Parking spaces blazed that autumn in New York City. As the smoke quietly jirbled into the evening, William Basinski, sitting on the roof of his pad in Brooklyn, pointed a camera at lower Manhattan and captured the first half of an enduring conceit.
The second half had its genesis twenty years prior when Basinski pulled together a series of tape loops containing snatches of music recorded from an easy listening radio station.
Basinski decided to digitise this collection. In the process he noticed that each time the loop was played, the tape, hemorrhaging iron oxide, would crumble some more, and that what he was recording was the sound of decay.
On the twelfth of September Basinski stitched together the two halves of the metaphor.
That Basinski appropriated the second part of his conceit for the day New York City collapsed into such vespid chaos is understandable but it also betrays some shortsightedness.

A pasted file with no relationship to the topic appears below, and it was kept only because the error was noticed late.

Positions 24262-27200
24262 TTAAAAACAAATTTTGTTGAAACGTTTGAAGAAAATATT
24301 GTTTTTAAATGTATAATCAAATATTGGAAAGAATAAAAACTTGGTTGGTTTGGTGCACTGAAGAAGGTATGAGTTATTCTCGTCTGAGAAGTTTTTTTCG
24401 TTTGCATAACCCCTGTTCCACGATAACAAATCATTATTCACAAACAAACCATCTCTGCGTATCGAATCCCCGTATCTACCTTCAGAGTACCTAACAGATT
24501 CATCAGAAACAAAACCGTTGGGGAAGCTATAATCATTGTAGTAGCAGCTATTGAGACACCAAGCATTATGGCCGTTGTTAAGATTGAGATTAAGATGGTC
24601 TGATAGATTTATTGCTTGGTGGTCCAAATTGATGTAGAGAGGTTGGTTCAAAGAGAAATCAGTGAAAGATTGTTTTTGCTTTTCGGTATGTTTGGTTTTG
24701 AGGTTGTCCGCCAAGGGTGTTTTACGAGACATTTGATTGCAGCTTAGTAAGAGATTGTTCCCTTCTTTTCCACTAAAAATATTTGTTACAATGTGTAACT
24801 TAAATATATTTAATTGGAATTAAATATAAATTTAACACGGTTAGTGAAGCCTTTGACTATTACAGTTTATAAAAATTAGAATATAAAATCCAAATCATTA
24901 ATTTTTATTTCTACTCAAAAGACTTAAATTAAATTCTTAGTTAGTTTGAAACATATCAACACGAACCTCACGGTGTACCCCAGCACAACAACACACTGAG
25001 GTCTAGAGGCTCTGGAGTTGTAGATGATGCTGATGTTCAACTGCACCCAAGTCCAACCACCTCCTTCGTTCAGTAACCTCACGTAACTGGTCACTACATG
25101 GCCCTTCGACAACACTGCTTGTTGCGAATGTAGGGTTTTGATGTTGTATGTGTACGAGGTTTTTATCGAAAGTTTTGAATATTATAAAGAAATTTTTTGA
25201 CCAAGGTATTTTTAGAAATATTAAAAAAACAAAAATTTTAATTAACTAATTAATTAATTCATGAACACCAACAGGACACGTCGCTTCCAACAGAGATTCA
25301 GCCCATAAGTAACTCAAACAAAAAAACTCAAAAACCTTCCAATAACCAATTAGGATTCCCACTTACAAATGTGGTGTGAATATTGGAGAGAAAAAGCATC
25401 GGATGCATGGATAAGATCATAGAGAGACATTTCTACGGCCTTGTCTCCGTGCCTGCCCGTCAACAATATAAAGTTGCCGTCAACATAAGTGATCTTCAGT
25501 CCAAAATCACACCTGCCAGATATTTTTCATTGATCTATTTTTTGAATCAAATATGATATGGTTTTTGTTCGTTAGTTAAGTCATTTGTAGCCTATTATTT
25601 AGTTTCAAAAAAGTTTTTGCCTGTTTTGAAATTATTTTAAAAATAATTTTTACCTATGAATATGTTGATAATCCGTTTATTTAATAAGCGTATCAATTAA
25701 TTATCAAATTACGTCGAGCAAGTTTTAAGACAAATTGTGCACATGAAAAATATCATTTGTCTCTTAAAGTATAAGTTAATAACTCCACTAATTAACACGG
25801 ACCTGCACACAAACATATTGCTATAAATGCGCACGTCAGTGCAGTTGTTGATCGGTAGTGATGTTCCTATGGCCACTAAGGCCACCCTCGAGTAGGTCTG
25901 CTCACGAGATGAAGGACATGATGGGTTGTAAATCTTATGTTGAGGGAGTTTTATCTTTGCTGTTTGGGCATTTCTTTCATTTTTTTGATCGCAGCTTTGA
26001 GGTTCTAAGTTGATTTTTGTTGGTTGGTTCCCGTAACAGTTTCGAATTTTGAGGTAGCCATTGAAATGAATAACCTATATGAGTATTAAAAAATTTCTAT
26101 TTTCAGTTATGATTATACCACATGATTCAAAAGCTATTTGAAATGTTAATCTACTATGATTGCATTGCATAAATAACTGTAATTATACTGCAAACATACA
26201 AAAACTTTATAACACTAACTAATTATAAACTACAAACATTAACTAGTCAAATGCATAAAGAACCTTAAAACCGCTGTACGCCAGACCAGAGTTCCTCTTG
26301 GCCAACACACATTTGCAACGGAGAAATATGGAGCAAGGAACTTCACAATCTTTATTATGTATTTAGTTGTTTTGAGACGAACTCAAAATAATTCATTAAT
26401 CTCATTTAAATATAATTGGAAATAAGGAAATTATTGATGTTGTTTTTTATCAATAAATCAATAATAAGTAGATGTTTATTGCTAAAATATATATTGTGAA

If you listen to the tapes what you can hear – more than the violent explosion of a heinous event that, despite all umbrage at attempts at contextualisation, can, after all, be – is the sound of our glorious, insignificant lives with its concomitant hearing loss, cancers and little victories percolating away.
The loops can be purchased for just over three hundred American dollars. Alternatively, just listen to your heart beat. It disintegrates to the exact same algorithm.
Written on Sunday, 16 June 2013